Iajki Estados Onidos = She went to the U.S. : Nahua identities in migration within contemporary Nahua literature, 1985-2014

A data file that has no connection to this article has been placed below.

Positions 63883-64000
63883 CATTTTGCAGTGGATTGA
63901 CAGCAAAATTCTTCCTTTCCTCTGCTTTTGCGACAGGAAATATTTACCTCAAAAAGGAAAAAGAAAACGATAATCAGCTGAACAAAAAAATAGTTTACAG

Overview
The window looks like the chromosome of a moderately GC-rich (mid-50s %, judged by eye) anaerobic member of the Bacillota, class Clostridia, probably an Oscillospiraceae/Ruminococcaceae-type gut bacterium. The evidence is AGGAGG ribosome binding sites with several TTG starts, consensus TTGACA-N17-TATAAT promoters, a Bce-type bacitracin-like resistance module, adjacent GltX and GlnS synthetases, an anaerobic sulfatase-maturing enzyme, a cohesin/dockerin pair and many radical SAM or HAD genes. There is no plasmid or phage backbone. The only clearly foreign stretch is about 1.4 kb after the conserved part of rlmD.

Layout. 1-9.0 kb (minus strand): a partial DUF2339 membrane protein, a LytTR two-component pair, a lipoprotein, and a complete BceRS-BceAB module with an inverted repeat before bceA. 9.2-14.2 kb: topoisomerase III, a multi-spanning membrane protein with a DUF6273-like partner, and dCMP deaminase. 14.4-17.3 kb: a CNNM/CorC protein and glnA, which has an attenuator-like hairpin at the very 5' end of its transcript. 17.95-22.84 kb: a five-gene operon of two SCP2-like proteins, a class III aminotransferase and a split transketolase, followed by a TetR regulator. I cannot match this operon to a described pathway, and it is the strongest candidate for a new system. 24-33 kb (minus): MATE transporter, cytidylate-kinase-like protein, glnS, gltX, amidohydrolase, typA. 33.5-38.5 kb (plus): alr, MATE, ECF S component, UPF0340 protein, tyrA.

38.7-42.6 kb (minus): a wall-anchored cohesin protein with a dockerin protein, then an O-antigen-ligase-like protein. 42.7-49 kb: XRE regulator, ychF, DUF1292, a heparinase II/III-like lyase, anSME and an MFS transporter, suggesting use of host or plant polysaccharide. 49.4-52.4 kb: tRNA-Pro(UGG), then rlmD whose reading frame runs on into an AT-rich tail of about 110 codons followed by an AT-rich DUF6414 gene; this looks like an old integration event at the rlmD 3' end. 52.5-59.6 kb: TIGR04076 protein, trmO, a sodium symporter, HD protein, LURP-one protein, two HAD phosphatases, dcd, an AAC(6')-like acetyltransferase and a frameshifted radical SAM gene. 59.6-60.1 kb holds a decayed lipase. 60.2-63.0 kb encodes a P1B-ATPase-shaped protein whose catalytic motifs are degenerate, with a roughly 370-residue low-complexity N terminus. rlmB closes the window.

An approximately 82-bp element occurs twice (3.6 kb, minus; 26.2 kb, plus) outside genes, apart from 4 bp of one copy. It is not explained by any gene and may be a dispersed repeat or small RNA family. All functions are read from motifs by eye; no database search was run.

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In this dissertation, I analyze contemporary Nahua literature from 1985 to 2014. I explore how these texts disarticulate the Mexican national narrative frame of vanquished Indians and antiquated religiosity. In this sense, they question and critique post-revolutionary Mexican identity, which champions an Occidentalist modernity where the pre-Columbian legacy just played a symbolic identitarian role. Nahua authors of the last three decades, though differing significantly in their literary styles and political strategies, complement one another in attempting to uproot the national narrative that positions them as “not present in the present” and reduces their religious and ethical perspectives to exotic folklore. They employ metaphors closely tied to their language and ceremonies in order to rewrite the official history that has marginalized Nahua worldviews. By doing so, they seek to open a space for alternative knowledges. These relate principally to a deep connectedness with natural surroundings, remembrance of ancestors’ philosophies, and an affective intelligence in which emotions are conjugated with cognition. I argue that such worldviews play a key role in a dynamic politics of identities for the empowerment and self-representation of Nahua communities within the nation-state.